It is very possible that insect hatches, while they may be crucial to the survival of trout, may also lead to their ultimate demise if we, as fly fisherman, do not change our ways. 

All of us have been on the stream when a hatch has occurred, and without exception we have frantically searched through our fly boxes seeking to imitate the particular hatch that is occurring.

Once selected and secured to our tippet, we delicately attempt to place our fly between a large fish and the tasty looking genuine article in the futile hope that we might fool the fish into passing up the real deal in favor of our pitiful imitation.  Well, I have determined that our behavior in this regard is quite rude, counterproductive, and that it must end.

If our beloved trout are to continue growing to respectable sizes they must be afforded the opportunity to eat without distraction.  Imagine your evening meal.  You have gathered around the table with family and perhaps some dear friends, and in through the door rushes a horde of salesmen...pushing everything from warranty policies on the car you sold two years ago to the old “I have 28 million bucks for you in a Nigerian bank” scam.  (Well, I guess for the most part we took care of that with the Do Not Call Registry...sort of.  I had a call last night from that gun nut Wayne LaPierre.)  Do you think the trout are any less disturbed by these interruptions than we are?  Of course not.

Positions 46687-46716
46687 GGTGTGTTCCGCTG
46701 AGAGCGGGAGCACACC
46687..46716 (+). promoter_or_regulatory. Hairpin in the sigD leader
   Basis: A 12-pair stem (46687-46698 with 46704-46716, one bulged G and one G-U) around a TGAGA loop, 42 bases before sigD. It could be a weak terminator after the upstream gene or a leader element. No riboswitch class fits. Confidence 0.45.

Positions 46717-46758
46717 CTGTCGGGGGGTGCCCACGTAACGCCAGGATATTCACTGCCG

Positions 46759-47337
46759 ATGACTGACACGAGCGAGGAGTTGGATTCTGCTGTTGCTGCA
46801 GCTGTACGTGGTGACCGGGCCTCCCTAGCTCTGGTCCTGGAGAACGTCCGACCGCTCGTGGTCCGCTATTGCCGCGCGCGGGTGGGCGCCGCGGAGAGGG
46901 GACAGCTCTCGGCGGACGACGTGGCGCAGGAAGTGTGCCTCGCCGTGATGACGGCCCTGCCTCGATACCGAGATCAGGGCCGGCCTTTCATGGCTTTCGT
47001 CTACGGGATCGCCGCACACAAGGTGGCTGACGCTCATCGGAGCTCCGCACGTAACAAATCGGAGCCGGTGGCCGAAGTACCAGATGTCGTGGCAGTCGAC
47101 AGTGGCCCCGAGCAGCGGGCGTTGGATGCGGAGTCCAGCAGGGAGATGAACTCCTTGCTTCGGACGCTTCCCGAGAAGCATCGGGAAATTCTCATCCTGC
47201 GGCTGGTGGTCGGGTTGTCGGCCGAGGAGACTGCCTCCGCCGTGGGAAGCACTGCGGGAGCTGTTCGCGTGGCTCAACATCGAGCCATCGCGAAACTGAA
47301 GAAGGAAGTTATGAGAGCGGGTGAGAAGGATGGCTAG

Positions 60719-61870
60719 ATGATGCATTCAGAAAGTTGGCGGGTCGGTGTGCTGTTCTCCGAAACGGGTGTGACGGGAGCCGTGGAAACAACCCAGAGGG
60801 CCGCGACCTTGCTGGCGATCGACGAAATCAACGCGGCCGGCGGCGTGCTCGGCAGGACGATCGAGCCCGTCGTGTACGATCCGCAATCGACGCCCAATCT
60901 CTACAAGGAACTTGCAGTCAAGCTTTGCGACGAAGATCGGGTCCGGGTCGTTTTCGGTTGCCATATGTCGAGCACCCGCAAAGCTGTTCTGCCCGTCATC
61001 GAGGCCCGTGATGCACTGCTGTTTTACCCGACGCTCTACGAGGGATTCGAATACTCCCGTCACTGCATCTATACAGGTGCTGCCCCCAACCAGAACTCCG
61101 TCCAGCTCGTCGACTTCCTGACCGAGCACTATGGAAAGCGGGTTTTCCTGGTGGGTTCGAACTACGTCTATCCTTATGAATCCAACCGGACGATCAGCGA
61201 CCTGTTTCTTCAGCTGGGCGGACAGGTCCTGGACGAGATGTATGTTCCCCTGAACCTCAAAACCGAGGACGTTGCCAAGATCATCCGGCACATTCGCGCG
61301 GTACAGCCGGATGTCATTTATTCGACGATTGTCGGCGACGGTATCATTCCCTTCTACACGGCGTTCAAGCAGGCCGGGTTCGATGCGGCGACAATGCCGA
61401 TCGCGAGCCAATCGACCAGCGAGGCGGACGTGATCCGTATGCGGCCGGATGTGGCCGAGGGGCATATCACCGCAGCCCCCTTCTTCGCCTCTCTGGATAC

If we continue to invade their mealtime with our selfish ambitions there will surely be a price to pay.  I have computed that a feed conversion ratio of 11,623 mayflies to one pound of fish is adequate to sustain the trout’s current growth rate, and that any interruptions that reduce their caloric intake will have a negative and exponential impact on growth. Of course the ratio is significantly altered if the trout’s menu includes measurable quantities of Pteronarcys californica.

The future is in our hands if we act now. 

As there are no reliable hatch schedules for us to rely upon, when we see the water come alive with frenzied trout we must immediately leave the stream and sit quietly on the bank until their meal is properly concluded, at which time we may resume our embarrassing and unproductive efforts to lure them with artificial flies.

Ignoring this basic rule of etiquette will insure that our streams are full of stunted, and dare I say...ugly fish.



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